Another problem with diets is the weight rebound. This occurs when a person has targeted and obtained a substantial weight loss. The person then resorts to old eating and life style habits, only to find that the weight is regained over a period of months. When a person has successfully dieted and ceases wanting to lose more weight, it is very likely that an adjustment to the diet is needed, that is, some dieting will still be required to maintain the lower weight.

The Jupiter Scientific Approach to Weight Reduction

Jupiter Scientific's path to weight loss is a modification of one's eating habits and not a particular diet. Particular diets (for example, those with names attached to them such as the Atkins Diet, the Scarsdale diet, the Mediterranean Diet, etc.) can be hard to maintain because they often force the individual to eat foods that the individual may not particularly like. In particular, the Jupiter Scientific approach tries to maintain the same quantity of food consumed so that one is not hungry, but reduces the number of calories through changes in what one eats.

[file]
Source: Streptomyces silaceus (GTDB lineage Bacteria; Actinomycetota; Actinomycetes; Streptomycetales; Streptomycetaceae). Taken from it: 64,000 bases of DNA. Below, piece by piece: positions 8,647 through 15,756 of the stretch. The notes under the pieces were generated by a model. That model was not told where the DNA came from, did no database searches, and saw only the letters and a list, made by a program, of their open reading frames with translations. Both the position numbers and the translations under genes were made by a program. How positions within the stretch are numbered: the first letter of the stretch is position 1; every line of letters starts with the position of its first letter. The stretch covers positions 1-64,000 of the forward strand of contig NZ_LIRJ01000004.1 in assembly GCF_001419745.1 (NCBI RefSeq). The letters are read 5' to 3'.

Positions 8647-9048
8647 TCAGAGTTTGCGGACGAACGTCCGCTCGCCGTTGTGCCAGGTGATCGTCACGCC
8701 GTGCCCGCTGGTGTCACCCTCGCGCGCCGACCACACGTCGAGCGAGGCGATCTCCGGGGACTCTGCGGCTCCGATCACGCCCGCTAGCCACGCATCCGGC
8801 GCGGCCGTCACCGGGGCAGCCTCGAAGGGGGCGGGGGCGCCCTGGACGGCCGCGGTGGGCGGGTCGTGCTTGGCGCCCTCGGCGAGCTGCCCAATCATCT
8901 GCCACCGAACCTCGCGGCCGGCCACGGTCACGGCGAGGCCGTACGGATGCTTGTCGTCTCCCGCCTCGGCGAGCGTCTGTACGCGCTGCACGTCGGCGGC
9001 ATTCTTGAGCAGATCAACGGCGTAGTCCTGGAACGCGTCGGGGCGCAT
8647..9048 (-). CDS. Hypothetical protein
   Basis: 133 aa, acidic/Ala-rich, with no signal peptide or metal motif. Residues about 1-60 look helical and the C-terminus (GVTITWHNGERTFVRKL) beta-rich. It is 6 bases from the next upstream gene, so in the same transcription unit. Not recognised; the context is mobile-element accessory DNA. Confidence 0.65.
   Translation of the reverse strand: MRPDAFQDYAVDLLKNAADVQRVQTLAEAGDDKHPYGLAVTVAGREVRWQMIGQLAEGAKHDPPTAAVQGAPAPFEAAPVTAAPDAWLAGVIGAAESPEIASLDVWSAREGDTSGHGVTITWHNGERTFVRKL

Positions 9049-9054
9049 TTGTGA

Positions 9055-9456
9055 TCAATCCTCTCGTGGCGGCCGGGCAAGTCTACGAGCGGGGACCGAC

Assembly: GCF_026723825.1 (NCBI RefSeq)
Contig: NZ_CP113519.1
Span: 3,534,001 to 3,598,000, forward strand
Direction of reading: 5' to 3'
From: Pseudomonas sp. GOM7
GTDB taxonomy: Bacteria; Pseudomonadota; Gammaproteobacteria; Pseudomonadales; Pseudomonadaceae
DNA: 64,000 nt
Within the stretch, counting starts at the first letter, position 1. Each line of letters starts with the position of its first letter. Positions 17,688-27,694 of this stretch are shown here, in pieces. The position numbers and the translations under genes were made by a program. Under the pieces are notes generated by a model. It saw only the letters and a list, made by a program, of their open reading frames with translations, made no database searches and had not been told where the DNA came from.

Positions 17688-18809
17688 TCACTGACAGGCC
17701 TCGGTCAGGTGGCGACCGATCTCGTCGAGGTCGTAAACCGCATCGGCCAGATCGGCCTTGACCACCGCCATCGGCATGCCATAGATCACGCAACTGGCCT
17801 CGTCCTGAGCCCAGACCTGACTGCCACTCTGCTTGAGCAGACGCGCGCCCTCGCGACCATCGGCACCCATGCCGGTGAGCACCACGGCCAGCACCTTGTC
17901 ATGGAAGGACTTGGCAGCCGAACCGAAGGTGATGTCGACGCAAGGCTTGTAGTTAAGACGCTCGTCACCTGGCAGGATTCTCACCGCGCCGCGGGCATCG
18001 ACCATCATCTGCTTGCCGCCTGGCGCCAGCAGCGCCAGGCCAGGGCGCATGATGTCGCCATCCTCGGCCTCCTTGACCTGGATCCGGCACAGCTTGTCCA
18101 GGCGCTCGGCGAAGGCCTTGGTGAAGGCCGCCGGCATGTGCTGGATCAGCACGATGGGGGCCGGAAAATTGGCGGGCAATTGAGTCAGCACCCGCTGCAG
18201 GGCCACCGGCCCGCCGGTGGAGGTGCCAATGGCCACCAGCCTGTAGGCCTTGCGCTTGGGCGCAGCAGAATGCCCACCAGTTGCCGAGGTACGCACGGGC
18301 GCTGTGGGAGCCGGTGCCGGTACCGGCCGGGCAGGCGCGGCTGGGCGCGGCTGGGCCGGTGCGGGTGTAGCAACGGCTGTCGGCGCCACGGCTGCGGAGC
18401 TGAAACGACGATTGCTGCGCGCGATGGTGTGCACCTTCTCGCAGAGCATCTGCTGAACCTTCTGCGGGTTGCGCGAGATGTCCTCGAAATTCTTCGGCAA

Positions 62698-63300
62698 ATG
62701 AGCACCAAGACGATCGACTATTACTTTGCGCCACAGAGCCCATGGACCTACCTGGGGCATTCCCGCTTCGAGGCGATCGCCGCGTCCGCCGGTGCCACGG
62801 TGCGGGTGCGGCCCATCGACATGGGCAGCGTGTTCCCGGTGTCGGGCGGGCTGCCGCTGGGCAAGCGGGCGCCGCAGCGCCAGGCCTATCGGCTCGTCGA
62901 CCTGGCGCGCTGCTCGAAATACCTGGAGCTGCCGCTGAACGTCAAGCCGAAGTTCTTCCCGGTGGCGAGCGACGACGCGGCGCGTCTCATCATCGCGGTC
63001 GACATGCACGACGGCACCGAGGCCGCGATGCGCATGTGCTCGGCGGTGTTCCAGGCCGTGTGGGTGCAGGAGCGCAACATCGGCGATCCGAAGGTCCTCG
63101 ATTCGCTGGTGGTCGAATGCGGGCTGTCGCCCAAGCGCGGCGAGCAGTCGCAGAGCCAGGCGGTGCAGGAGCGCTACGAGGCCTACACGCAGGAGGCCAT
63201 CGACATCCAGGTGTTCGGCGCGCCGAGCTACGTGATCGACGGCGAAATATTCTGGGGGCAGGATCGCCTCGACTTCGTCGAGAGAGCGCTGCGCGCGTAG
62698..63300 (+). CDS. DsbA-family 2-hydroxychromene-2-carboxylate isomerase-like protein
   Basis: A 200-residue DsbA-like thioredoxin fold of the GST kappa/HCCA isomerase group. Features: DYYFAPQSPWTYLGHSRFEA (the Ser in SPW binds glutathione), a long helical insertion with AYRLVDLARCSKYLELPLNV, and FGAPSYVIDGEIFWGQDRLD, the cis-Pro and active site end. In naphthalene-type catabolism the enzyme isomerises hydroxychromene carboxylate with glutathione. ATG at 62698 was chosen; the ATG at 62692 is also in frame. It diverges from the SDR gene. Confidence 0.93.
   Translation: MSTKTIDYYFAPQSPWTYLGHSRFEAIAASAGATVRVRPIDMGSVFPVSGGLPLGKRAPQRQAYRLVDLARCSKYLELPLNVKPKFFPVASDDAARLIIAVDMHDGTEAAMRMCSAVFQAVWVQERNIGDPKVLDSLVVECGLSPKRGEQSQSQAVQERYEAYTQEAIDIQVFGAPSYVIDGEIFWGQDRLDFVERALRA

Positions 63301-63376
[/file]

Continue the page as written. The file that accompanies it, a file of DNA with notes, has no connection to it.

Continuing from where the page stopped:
As emphasized above, the only way to lose weight is to create a caloric deficit over a lengthy period of time. If this is to be accomplished through changes in eating habits then this means consuming less calories. The alternative approach of exercising more is not discussed here. However, including exercise in one's effort to lose weight is worth pursuing if one has the perseverance to do it.
     To create a caloric deficit, one should research the number of calories in the foods one is eating. Tables can be found in many places on the Internet. Below in the Appendix, we provide the calories of some foods. The results are given in calories per 100 grams because roughly the same weight of food “fills one up” by the same amount.footnote One then substitutes low-caloric foods for high-caloric foods, or one eliminates altogether or reduces the consumption of the latter.